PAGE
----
The Galaxy/October, 1870
Aware of the interest we take in obituaries and obituary poetry, unknown friends send specimens from many States of the Union. But they are nearly all marred by one glaring defect—they are not bad enough to be good. No, they drivel along on one dull level of mediocrity, and, like Mr. Brick Pomeroy’s “Saturday Night” sentiment, are simply dreary and humiliating, instead of wholesomely execrable and exasperating.
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A Boston correspondent writes: “The author of “Johnny Skae’s Item” will doubtless find merit in the enclosed atrocity. I cut it from a Provincial paper, where it appeared in perfect seriousness, as a touching tribute to departed worth.” The “atrocity” referred to (half a column of doggerel) comes under the customary verdict—not superhumanly bad enough to be good; but nothing in literature can surpass the eloquent paragraph which introduces it, viz.:
Written on the death—sudden and untimely death of—Cornelius Kickham, son of John Kickham, Souris West, and nephew of E. Kickham, Esq., of the same place, on the 25th ult., at the age of nineteen years, in the humane attempt of rescuing three small children in a cart and a runaway horse, came in contact with the shaft, which after extreme suffering for two days, caused his death, during which time, he bore with heroic resignation to the divine will. May he rest in peace.
Comment here would be sacrilege. “Johnny Skae’s Item,” referred to above, was written in San Francisco, by the editor of this MEMORANDA, six or seven years ago, to burlesque a painfully incoherent style of local itemizing which prevailed in the papers there at that day. The above “Lines” were absolutely written and printed in a Provincial paper, in all seriousness, just as copied above; but we will append “Johnny Skae’s Item,” and leave it to the reader to say if he can shut his eyes and tell which is the burlesque and which isn’t:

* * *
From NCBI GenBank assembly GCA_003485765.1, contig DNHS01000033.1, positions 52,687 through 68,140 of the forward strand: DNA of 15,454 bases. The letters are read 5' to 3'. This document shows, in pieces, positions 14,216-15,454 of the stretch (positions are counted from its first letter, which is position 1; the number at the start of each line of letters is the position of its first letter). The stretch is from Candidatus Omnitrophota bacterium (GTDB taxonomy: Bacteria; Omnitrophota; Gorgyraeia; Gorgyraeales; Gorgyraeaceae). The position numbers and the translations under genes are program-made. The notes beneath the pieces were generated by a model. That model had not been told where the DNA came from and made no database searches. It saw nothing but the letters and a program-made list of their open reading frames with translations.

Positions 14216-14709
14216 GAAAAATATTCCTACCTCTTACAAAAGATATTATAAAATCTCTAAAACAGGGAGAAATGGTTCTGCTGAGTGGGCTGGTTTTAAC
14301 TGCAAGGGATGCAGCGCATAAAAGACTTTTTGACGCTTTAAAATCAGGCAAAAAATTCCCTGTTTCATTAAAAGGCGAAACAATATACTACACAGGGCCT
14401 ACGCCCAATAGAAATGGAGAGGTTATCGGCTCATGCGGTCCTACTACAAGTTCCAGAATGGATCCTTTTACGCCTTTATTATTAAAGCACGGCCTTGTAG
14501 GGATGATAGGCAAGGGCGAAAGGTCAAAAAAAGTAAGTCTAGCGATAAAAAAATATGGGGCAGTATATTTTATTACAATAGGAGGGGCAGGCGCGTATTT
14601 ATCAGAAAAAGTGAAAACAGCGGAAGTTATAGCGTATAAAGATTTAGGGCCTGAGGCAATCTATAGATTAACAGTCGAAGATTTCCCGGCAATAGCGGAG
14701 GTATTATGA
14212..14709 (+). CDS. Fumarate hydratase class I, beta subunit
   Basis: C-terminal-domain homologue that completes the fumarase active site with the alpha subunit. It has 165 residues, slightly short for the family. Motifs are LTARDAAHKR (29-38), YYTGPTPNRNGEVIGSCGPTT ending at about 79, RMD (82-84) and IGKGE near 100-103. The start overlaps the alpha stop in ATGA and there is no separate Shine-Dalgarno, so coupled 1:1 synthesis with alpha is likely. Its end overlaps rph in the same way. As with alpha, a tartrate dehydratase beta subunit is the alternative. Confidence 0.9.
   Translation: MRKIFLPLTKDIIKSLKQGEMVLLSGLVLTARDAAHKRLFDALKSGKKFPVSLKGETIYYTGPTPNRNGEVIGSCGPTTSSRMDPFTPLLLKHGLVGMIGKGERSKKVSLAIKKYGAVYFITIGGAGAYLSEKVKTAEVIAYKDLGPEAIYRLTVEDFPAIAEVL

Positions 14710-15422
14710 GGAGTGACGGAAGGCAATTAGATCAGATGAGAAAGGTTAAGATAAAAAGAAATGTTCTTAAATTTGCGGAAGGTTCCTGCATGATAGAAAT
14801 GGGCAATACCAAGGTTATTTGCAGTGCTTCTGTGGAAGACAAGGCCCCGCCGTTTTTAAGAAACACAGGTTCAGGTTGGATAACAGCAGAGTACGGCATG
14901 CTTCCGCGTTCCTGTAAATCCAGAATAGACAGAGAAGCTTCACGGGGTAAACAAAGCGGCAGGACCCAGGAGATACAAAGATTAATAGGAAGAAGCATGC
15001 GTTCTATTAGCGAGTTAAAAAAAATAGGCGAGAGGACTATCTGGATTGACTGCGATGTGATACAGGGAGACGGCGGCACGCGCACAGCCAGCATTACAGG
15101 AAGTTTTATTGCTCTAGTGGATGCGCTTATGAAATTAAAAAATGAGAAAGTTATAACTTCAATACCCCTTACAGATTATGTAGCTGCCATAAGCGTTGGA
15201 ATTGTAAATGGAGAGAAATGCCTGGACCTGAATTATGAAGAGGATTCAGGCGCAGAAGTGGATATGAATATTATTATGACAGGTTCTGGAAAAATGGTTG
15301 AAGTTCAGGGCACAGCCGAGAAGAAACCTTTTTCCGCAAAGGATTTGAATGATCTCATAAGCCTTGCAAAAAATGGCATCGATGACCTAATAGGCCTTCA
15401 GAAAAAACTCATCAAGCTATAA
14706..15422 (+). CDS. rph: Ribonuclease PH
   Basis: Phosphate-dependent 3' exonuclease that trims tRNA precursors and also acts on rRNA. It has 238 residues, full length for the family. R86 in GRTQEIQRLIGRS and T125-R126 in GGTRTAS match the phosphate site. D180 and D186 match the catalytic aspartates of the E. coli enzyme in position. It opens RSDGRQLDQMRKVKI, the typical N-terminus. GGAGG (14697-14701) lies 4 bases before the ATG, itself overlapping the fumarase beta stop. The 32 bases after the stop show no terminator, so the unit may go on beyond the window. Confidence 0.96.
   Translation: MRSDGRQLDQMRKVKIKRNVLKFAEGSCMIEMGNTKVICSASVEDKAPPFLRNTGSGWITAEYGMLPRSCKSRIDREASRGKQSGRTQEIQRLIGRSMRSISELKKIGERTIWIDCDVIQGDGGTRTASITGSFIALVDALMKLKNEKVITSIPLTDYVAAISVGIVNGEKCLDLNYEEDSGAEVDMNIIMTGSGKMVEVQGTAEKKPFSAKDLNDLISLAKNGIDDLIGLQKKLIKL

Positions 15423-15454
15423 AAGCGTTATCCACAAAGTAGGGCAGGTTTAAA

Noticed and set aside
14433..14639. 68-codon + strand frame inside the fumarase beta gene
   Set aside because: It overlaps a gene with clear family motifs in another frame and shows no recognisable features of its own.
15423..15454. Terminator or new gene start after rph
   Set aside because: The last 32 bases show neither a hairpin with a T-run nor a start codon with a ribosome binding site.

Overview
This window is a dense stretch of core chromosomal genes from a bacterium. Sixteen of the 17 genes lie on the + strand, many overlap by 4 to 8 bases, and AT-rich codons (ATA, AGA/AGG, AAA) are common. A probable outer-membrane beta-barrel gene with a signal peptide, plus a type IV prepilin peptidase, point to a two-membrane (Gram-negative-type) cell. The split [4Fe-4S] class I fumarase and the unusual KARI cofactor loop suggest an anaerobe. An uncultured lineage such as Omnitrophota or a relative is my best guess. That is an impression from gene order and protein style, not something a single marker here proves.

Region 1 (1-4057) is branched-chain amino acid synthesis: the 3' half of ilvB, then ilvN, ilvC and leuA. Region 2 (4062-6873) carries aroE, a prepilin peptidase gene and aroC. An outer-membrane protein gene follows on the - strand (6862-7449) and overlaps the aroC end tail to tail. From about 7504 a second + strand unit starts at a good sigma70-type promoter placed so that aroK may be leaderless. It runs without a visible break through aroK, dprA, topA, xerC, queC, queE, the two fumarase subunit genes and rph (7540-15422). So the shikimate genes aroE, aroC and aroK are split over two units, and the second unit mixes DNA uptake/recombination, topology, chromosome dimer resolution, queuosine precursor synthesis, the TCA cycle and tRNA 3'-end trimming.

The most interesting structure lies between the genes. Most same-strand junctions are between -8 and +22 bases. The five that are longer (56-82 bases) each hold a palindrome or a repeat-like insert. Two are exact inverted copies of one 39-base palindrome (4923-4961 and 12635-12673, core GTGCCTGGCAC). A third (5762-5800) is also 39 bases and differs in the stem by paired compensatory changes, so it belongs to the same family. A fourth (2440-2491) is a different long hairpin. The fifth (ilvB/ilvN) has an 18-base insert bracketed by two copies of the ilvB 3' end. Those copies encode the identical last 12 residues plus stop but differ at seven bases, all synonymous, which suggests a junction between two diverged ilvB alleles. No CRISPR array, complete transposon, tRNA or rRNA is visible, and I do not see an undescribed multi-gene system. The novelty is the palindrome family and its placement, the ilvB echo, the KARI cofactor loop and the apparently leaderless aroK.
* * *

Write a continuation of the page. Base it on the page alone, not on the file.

Last evening about six o’clock, as Mr. William Schuyler, an old and respectable citizen of South Park, was leaving his residence to go downtown, as has been his usual custom for many years, with the exception only of a short interval in the spring of 1850, during which he was confined to his bed by injuries received in attempting to stop a runaway horse by thoughtlessly placing himself directly in its wake and throwing up his hands and shouting, which, if he had done so even a single moment sooner, must inevitably have frightened the animal still more instead of checking its speed, although disastrous enough to himself as it was, and rendered more melancholy and distressing by some reason of the presence of his wife’s mother, who was there and saw the sad occurrence, notwithstanding it is at least likely, though not necessarily so, that she should be reconnoitering in another direction when incidents occur, not being vivacious and on the lookout, as a general thing, but even the reverse, as her own mother is said to have stated, who is no more, but died in the full hope of a glorious resurrection, upwards of three years ago, aged eighty-six, being a Christian woman and without guile, as it were, or property, in consequence of the fire of 1849, which destroyed every solitary thing she had in the world. But such is life. Let us all take warning by this solemn occurrence, and let us endeavor so to conduct ourselves that when we come to die we can do it. Let us place our hands upon our hearts, and say with earnestness and sincerity that from this day forth we will beware of the intoxicating bowl.